February 11, 2005

Home Mission Fund helps Connersville parish provide vital ministries

By Brandon A. Evans

The home missions of the archdiocese are not in a faraway land, but right here in our own back yard.

They are, as Archbishop Daniel M. Buechlein has said, those parishes, schools and ministries in central and southern Indiana that need to be where they are but are struggling to meet their budget needs.

They are places that need the collaborative effort of an entire diocese to survive and continue their vital ministry, whether it be a spiritual, physical or educational ministry.

Each year, about 40 percent of the money raised from the United Catholic Appeal ( UCA ) goes toward home missions in the archdiocese.

If the 2004-05 appeal reaches its goal of $5.5 million, then more than $1.2 million will go to parish outreach, and more than $880,000 will go to school ­outreach—most of it for maintaining the seven center-city Catholic schools in Indianapolis that are trying to help children break the cycle of poverty.

Beyond that, parishes that raise more than their set goal for the UCA may opt to give some or all of that excess money to a special fund called the Saint Francis Xavier Home Mission Fund.

Hundreds of thousands of dollars are given each year from this fund in the form of grants to home mission parishes and schools that need help with everything from paying bills to fixing leaky roofs.

The parishes and schools apply for the grants.

Keeping the home missions thriving is something that all Catholics in central and southern Indiana help with whenever they donate to the UCA or volunteer at one of the parishes or schools.

Just one of the many stories about how the archdiocesan community has helped a home mission is that of St. Gabriel Parish in Connersville.

The parish has gone through a rough couple of years because of the loss of jobs and population in Fayette County, said Father Stanley Herber, pastor.

Parishioners have volunteered at the parish, doing tasks that used to be paid services.

Father Herber said that the parish has worked hard to keep the Sunday collection mostly level, but it has not been enough to erase the deficit in the parish’s operating budget.

Since July 2002, the parish has received $67,000 in home mission aid from the Saint Francis Xavier Home Mission Fund, said Pamela Rader, business manager.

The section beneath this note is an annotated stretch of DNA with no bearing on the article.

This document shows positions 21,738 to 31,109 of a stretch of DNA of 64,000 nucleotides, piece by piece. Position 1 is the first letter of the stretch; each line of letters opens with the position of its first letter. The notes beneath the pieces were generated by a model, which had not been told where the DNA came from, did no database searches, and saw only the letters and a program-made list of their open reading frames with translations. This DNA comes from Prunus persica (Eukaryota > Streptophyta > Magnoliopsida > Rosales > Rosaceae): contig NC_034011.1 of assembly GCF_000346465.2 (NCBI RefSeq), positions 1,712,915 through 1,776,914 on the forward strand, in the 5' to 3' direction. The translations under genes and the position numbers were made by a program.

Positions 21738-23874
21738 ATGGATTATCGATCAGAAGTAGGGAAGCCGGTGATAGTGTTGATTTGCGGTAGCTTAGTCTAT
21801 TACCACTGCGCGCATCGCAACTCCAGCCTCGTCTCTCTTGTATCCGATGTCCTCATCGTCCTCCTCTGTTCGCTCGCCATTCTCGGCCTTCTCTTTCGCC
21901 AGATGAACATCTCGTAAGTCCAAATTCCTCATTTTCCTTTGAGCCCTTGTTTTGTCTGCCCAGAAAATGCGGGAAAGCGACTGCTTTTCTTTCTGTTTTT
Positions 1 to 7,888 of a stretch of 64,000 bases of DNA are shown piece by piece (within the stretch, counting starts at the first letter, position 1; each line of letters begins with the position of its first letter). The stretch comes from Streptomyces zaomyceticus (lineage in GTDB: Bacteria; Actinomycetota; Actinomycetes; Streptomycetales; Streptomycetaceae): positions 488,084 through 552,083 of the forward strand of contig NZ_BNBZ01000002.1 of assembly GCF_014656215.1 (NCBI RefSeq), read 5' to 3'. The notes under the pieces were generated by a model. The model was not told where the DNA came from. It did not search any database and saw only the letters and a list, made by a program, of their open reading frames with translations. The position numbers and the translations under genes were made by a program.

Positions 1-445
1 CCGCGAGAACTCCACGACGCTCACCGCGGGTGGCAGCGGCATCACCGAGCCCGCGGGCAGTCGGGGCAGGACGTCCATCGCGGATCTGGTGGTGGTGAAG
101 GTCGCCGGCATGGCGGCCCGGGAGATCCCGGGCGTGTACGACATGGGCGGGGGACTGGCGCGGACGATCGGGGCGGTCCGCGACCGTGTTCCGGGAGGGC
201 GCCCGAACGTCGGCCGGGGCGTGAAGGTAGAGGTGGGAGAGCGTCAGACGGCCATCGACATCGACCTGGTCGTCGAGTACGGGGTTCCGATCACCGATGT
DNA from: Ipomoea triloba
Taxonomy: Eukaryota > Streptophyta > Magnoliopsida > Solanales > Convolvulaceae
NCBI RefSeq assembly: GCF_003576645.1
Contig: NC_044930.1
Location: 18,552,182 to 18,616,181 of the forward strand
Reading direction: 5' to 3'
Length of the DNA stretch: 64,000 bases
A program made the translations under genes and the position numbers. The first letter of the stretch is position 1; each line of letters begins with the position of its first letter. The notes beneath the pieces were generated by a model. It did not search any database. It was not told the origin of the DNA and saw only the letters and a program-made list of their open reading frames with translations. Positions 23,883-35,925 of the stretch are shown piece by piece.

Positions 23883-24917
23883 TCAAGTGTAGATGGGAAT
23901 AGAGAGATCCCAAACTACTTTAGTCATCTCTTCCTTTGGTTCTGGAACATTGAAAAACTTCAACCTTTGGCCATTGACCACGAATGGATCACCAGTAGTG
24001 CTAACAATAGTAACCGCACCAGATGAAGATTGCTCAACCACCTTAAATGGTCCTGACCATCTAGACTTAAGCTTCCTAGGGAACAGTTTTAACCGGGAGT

The funding “helped alleviate some of the burden of our parishioners having to come up with the funds,” she said.

The most important ministry of the parish, Father Herber said, is the school, and with dropping numbers of students all over the county and already low tuition, it has been difficult.

“We want to really keep our school going at all costs,” he said.

Offering a Catholic education to the youth of the area is something that “you can’t put a price on,” Rader said.

The other ministries of the parish were also helped by the grants from the ­archdiocese—if it weren’t for the grants, some of those ministries might not exist.

“I think we would have had to cut a program, and I would hate to say what program we would cut,” she said.

The presence of the Catholic parish is an important one for the whole community, Father Herber said, not least of all because it is the only Catholic church in the county—but also because many of the local leaders are members of the parish.

“The life of the whole community is just very much strengthened by the Catholic people,” he said.

These hard years, which seem to be easing up, Father Herber said, have given the Catholic community a greater sense of ownership and life in the parish.

The archdiocesan grants have “given us a sense that we are still holding our own,” he said. “It certainly has been a wonderful help because we’ve been able to move forward with things that need to be done around here.”

“I think it’s wonderful that the archbishop started this home mission grant in the archdiocese,” Rader said.

It is important for the parish to continue on, she said, because the parish has a long tradition in the county. It is more than 150 years old.

“We have a lot yet to accomplish,” she said. “We have a lot more people out there [who] need to know about Jesus and God.” †


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